Asbestos Compensation Claims
You may be suffering from an asbestos-related illness including mesothelioma, asbestos lung cancer, asbestosis or pleural thickening and you may be looking to seek financial compensation. You may have been advised to seek legal support by a specialist nurse, or you may be looking to find out whether you can make a claim.
Claiming compensation for your illness is valuable to help stabilise the future for both you and your loved ones.
How we can help…
Your employer owes you a duty of care: they must safeguard your health and safety at work, ensuring you are not exposed to dangerous substances such as asbestos. We can help trace the employer responsible for your exposure and establish a strong case for compensation.
It is important to take advice from a lawyer with significant expertise in claiming compensation for asbestos-related illness. Our team is made up of some of the UK’s most senior complex personal injury lawyers who will guide and support you throughout the process. We take the time to understand your individual circumstances, always putting your best interests first.
We can progress your case in person, on the phone or by email and our lawyers can be available either within or outside normal working hours.
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Asbestos is a naturally occurring group of minerals that has been used since ancient times for its heat resistant properties. During the 20th century asbestos was mined on vast scales and used to insulate buildings, hot pipes, boilers of all kinds (such as domestic, industrial, steam engine and shipping boilers), in addition to numerous other uses. Asbestos fibres provide heatproof properties when used in compound materials, woven into mats or compressed into board, or simply used on its own and mixed into a paste or cement like material.
Asbestolux board for example was a type of insulation board that, as the name suggests, contained asbestos. Many products in common use in the building, shipbuilding and construction industry in the 20th century contained asbestos in varying quantities.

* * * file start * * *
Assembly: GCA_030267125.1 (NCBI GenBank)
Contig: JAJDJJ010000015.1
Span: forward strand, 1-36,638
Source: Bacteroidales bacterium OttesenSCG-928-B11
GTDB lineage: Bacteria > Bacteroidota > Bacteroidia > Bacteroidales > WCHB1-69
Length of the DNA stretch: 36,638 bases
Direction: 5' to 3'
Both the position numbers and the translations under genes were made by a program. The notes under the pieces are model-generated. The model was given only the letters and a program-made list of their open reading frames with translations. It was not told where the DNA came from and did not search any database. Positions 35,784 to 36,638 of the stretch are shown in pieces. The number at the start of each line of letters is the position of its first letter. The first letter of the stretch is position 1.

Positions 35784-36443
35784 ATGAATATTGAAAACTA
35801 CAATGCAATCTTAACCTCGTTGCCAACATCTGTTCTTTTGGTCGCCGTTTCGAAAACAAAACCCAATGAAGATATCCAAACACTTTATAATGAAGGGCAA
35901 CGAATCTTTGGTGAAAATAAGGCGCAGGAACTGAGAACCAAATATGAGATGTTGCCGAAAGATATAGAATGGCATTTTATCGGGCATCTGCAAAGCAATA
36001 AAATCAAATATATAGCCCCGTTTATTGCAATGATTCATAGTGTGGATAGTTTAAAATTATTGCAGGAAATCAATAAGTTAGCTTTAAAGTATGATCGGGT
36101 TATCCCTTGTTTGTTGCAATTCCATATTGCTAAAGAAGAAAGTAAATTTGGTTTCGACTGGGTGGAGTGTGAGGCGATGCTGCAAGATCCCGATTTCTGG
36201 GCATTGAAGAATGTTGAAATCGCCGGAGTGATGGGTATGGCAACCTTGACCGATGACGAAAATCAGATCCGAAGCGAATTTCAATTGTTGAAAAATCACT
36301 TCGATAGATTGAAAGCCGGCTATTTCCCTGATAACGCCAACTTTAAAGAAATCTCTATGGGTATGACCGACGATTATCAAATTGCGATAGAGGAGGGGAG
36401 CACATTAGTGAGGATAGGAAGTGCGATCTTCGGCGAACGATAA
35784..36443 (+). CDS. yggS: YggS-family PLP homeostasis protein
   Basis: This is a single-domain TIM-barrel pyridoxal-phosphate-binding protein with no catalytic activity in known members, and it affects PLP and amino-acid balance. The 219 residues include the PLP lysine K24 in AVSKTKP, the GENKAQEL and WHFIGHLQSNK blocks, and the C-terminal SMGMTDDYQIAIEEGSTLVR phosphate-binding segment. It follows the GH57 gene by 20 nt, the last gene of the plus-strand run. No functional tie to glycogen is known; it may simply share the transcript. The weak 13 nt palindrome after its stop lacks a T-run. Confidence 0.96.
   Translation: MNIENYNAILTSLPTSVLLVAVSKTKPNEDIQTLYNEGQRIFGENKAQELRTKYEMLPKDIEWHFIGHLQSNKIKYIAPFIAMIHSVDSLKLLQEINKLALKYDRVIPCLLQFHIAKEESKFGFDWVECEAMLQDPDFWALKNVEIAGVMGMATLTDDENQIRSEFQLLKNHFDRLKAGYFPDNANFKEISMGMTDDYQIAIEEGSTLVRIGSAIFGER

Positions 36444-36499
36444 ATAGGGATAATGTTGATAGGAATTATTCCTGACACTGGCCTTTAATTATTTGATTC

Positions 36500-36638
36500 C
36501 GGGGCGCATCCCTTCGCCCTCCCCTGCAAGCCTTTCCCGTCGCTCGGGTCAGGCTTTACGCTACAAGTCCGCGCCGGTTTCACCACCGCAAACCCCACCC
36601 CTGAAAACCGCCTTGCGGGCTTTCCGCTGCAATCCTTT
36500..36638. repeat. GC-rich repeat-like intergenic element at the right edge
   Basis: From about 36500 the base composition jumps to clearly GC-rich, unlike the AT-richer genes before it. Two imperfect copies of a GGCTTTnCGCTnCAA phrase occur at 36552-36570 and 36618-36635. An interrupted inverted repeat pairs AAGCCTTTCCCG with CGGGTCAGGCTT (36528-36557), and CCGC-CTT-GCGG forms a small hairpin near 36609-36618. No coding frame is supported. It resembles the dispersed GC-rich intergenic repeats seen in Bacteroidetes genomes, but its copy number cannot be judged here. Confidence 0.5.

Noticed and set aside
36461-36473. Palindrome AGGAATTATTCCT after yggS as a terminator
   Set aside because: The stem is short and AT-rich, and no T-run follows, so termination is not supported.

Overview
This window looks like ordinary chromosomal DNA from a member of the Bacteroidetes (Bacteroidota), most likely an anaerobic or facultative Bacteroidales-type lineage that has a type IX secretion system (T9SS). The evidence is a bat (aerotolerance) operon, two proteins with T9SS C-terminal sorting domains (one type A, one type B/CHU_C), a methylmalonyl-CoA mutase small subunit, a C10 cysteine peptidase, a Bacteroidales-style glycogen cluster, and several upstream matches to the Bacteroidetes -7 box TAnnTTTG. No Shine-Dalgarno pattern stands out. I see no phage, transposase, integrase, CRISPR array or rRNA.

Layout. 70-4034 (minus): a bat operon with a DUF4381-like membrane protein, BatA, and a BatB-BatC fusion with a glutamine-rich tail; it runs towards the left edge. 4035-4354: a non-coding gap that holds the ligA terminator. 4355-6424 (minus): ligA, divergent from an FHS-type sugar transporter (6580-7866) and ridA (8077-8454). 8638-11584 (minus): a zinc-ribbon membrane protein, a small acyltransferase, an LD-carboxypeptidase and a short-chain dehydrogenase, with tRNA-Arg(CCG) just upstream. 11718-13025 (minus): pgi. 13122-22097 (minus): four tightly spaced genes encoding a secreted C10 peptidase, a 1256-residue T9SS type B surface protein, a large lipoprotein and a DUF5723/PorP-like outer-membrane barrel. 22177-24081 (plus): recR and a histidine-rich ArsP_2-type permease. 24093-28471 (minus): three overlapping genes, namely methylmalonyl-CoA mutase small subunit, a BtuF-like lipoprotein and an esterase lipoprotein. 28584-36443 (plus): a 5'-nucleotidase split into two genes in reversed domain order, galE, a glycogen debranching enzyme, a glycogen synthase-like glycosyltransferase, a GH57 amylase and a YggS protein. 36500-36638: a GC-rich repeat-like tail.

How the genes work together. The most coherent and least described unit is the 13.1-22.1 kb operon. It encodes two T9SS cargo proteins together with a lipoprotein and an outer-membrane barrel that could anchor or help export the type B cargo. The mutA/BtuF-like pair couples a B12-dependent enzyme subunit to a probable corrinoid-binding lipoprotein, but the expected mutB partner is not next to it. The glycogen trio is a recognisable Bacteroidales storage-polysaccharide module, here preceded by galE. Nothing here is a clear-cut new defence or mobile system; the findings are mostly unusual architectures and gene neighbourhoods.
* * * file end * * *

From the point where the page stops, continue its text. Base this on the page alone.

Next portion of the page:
The property of asbestos that makes it so dangerous is the extremely small size of particles and fibres that it consists of. These tiny, sharp microscopic particles can easily be inhaled or swallowed and become lodged in the lungs. Over time these particles can irritate the lungs and cause scarring, thickening, fibrosis of the lung tissue or can trigger a malignant growth in the lining of the lungs. If someone has been exposed to asbestos and also smoked tobacco they are more at risk of developing an asbestos illness.
Campaigns to ban asbestos exist all over the world. UK Asbestos continues to advise the government and regularly campaigns to raise public awareness of the dangers of asbestos, particularly in our schools, factories and public buildings.
According to the HSE, many workers, especially tradespeople, even householders carrying out DIY, assume they're not at risk, because it is generally common knowledge now that asbestos was banned many years ago. The use of asbestos was banned in 1999 in the UK.
However the ban simply referred to new use of asbestos and did not require asbestos already in situ to be removed: it was good enough simply to seal it away behind board, carpets or false ceilings and for the building owner usually this was the cheapest option and therefore the preferred one.
Significant quantities of asbestos remain in many of our buildings, often sealed away. If these buildings are destroyed, renovated or ever disturbed the asbestos is still a risk to workers, even today.
Asbestos is likely to be present in any building constructed or refurbished before the year 2000. An estimated half a million buildings contain it.
If a building containing asbestos is repaired or maintained and the asbestos fibres are disturbed – for instance, by drilling or cutting – they can easily be inhaled as a fine dust. Opening a window or drinking a glass of water will not protect against the dangers of asbestos.
Yes, you can. Your solicitor will talk to you about your work history and look at each of your employers in turn, the tasks you were undertaking and the environment you worked in. Our team has the experience to ask questions that are likely to draw out those parts of your work history that could have involved working with asbestos and will then investigate those companies.
Sometimes your solicitor may involve a consultant engineer who has experience of industry working conditions at the time of your work. Your solicitor will take a detailed statement from you and will leave no stone unturned. Even if there is no civil claim, there could well be a claim for state benefit which your solicitor can help you with.
Yes, you can. If you know the company name we can trace a policy of insurance and restore the company in order to make your claim.
There is a government archive of historic insurance policies that we will search against. If there turns out not to be insurance, or the insurer no longer exists, then we can still make a claim against a fund of last resort. This is known as a Mesothelioma Scheme case.